I would generally be asked to wear my seminarian collar this summer on the reservation for "my own protection," especially at funerals where traditional spiritualism was more prevalent and white men were viewed with suspicious or outright hostility. Interestingly enough, any sort of spiritual leader, be it medicineman or clergyman, was highly respected in the community. In fact, one time after a funeral, the priest and myself were about to leave the church building and was approached by a man who had come to the funeral and was afraid to go back out to his car. There was a gang waiting to beat him up apparently (we didn't ask why but probably over drugs or money). He specifically asked if we would walk him out to his car because he knew that the gang would never dare attack a clergy person. I was a little skeptical of this, having had a former job in security, but sure enough it was true. We walked him out. There were some people milling around, but as soon as they saw the clerical collars coming, they immediately all got in their cars and left.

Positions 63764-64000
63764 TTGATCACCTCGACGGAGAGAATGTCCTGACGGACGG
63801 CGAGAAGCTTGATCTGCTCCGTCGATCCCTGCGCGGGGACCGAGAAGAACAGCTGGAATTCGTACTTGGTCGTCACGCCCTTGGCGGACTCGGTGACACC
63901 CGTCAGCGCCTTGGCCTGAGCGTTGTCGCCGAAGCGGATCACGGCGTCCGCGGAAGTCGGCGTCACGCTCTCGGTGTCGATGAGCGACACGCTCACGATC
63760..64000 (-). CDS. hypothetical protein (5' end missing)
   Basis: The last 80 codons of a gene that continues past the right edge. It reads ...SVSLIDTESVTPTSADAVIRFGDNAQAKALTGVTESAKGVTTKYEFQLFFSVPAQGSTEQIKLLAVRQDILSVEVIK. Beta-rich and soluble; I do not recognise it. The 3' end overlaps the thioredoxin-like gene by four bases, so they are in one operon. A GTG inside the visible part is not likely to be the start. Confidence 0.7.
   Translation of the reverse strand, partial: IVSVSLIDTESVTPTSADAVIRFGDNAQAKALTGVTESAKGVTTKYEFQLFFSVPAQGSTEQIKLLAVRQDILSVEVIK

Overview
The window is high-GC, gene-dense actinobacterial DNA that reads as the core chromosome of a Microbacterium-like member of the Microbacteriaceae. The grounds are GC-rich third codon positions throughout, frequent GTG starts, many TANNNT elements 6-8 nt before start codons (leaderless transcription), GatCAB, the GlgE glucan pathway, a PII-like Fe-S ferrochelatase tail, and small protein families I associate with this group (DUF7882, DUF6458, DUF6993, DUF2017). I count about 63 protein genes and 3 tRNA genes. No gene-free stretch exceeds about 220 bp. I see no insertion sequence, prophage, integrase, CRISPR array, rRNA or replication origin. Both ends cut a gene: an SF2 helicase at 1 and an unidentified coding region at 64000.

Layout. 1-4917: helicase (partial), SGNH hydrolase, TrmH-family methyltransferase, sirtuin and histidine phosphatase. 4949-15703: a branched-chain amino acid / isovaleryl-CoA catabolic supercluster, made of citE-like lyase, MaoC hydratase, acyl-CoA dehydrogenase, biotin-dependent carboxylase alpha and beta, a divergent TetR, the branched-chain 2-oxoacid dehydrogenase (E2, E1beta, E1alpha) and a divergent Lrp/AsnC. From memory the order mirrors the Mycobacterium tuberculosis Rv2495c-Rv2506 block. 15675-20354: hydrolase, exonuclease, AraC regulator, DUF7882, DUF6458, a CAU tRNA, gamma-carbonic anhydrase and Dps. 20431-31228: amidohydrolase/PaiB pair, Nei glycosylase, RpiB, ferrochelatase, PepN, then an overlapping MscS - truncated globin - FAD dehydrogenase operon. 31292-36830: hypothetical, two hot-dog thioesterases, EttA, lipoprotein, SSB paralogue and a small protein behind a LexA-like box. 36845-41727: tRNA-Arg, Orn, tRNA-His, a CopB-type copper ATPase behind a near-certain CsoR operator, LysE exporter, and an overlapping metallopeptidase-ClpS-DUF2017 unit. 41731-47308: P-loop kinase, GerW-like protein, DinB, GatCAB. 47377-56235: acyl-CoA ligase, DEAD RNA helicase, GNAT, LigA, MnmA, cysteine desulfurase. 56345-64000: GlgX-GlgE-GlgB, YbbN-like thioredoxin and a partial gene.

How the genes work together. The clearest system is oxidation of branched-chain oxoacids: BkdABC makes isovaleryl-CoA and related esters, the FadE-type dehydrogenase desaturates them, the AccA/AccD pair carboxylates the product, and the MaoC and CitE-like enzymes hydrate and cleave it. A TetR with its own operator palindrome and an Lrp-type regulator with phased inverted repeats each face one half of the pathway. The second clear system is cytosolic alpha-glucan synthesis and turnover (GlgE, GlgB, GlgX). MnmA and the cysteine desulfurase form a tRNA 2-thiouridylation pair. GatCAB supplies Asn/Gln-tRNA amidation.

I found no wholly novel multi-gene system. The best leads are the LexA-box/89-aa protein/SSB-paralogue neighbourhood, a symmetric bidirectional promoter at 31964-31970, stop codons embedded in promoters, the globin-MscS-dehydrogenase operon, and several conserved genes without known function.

I bring up this rant because of an ongoing problem I have at my field ed parish. I have only a few times wore a seminarian collar mainly because I constantly get called "Father." I will have no problem with being called Father once I am ordained. The conversation usually goes (with some variation) like this:

Archer: "Good morning, Mr. X."
Mr. X: "Good morning, Father..."
Archer: "You know, I'm not ordained yet, so its not really appropriate to call me Father."
Mr. X (nodding): Oh yes, I understand, Father."